Culturally Relevant Preparedness Using STEAM Integrative Teaching in the Classroom

Culturally Relevant Preparedness Using STEAM Integrative Teaching in the Classroom

Heather McKeen (Columbus State University, USA)
DOI: 10.4018/978-1-5225-9348-5.ch008

Abstract

Although there exist some studies that examine culturally relevant teaching and its positive impact on learning outcomes; overall, these studies are not abundant, and teachers are generally unaware of the educational frameworks that would allow them to apply their theoretical knowledge of culturally relevant preparedness in practice. In this respect, STEAM can be a perfect solution for reinforcing culturally relevant teaching at schools. First, culturally relevant teaching requires certain conditions (e.g., diversity, inclusion, a teacher's willingness to learn, etc.) that are inherent in the STEAM educational framework. Second, the STEAM educational framework shares similar values with culturally relevant teaching (e.g., brain focus on social and cross-cultural skills, pedagogical focus on teachers' learning, etc.). Finally, the literature review demonstrates that there are numerous strategies of using the STEAM educational framework to reinforce culturally relevant teaching (e.g., to design a culturally relevant program based on STEAM).
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Introduction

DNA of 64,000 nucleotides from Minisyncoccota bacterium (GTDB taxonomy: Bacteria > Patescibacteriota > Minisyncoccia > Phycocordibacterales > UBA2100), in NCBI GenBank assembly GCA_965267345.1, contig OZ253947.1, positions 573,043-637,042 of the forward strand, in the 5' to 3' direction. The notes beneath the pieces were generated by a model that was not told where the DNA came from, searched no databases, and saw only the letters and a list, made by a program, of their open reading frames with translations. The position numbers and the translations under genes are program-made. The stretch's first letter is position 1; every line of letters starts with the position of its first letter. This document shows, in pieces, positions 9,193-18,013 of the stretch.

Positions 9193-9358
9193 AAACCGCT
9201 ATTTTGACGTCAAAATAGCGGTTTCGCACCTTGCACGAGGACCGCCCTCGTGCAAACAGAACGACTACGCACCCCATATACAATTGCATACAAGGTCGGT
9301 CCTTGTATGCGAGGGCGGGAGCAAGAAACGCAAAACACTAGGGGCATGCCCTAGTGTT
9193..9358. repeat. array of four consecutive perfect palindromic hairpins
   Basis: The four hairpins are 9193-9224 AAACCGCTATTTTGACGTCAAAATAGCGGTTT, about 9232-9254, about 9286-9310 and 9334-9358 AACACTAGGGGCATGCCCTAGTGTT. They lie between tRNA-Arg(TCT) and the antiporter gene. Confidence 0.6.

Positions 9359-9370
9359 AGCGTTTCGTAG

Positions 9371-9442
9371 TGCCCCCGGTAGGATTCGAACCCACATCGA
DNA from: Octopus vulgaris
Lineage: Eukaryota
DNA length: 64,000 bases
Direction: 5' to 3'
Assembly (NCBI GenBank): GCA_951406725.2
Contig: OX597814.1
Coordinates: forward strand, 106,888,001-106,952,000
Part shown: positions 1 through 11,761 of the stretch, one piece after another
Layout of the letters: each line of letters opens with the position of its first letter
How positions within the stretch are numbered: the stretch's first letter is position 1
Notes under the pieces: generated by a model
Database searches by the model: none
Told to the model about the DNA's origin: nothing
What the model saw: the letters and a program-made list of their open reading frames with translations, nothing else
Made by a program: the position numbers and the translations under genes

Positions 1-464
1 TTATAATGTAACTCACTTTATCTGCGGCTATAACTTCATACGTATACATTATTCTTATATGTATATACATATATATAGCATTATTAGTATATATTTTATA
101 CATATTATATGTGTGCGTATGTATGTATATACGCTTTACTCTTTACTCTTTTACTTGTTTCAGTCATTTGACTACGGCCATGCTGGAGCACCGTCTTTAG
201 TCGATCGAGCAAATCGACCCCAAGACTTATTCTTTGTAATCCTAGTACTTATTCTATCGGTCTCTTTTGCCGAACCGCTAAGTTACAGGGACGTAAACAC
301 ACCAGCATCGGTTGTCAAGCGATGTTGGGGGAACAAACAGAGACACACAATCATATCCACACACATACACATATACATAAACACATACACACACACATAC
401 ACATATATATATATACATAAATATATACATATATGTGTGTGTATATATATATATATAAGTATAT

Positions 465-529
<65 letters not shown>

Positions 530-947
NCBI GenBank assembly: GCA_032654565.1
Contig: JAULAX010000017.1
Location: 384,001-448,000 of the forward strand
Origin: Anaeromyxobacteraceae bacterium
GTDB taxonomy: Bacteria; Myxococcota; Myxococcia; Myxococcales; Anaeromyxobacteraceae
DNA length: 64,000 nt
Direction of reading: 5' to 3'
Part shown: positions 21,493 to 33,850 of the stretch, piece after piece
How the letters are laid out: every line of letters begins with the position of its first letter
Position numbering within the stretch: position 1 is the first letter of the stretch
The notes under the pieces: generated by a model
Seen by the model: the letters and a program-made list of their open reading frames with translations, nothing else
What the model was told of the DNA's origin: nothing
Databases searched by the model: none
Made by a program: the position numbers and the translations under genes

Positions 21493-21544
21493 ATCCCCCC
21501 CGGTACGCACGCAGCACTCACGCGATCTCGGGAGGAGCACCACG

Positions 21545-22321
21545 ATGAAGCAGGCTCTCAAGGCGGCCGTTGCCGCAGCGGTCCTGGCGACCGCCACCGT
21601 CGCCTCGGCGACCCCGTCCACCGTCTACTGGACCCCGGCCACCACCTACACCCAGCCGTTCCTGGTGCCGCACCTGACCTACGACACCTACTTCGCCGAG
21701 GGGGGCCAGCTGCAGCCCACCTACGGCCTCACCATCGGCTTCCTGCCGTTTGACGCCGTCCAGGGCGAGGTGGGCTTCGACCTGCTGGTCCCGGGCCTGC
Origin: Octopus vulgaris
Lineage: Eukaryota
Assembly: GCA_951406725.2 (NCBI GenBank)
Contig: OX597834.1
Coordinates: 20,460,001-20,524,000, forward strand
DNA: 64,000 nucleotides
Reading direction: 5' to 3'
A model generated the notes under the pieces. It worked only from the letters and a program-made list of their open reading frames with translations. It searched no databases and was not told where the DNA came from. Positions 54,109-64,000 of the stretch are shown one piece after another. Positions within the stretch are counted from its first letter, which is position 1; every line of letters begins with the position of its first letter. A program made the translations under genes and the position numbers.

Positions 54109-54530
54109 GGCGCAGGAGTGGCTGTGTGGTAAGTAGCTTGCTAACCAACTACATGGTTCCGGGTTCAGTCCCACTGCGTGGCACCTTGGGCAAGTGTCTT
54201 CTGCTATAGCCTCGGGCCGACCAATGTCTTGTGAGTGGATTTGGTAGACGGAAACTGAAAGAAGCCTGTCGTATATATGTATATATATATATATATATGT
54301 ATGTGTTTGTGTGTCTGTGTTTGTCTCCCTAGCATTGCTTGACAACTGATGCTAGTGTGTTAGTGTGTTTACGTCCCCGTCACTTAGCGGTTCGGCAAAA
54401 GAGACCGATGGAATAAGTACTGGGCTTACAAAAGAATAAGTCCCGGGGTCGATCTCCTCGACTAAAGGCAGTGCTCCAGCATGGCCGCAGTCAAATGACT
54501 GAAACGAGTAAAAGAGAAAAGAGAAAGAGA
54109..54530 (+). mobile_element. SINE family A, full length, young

Culturally relevant teaching is one of the most under-researched areas in education. The difficulties of researching it are, first and foremost, rooted in broadness and ambiguity of the concept as such. In this respect, Byrd (2016) offers a detailed overview of the limitations of the research on culturally relevant teaching. According to him, this research is characterized by three major limitations. To begin with, the critical limitation is that there are few studies that have empirical results regarding the effects that culturally relevant teaching. This has several explanations. Thus, it is highly problematic to determine whether a teacher uses culturally relevant teaching or not. As a result, we, as researchers, have to rely on their claims though in fact, it might turn out that those who say that they use culturally relevant teaching do not do this in reality (they say they do to produce a positive impression), while those who say they do not use the elements of culturally relevant teaching, actually use them but they are not aware of this. Moreover, when we research the effects of culturally relevant teaching, we inevitably face the problem of understanding whether this or another effect (e.g. improved academic achievements) is the result of culturally relevant teaching, another intervention, or both. The second limitation of the existing research on culturally relevant teaching is that it completely overlooks the students’ perspective (Byrd, 2016). Thereby, it is necessary to realize that when we speak about culturally relevant teaching, we speak of what we know from theorists, researchers, and teachers practicing it. Even when we say that culturally relevant teaching affects students in this or another manner, our claims are based on what we have learned from teachers who, in turn, rely on their observations and experience. Finally, the third limitation is that the discourse on culturally relevant teaching is generally focused on predominately black classrooms (Byrd, 2016). This creates an impression that culturally relevant teaching is a sort of specifically designed educational program that is supposed to benefit minority cultures, whereas, in fact, it is an entire educational philosophy that should be obligatorily integrated into the educational process of the twenty-first century.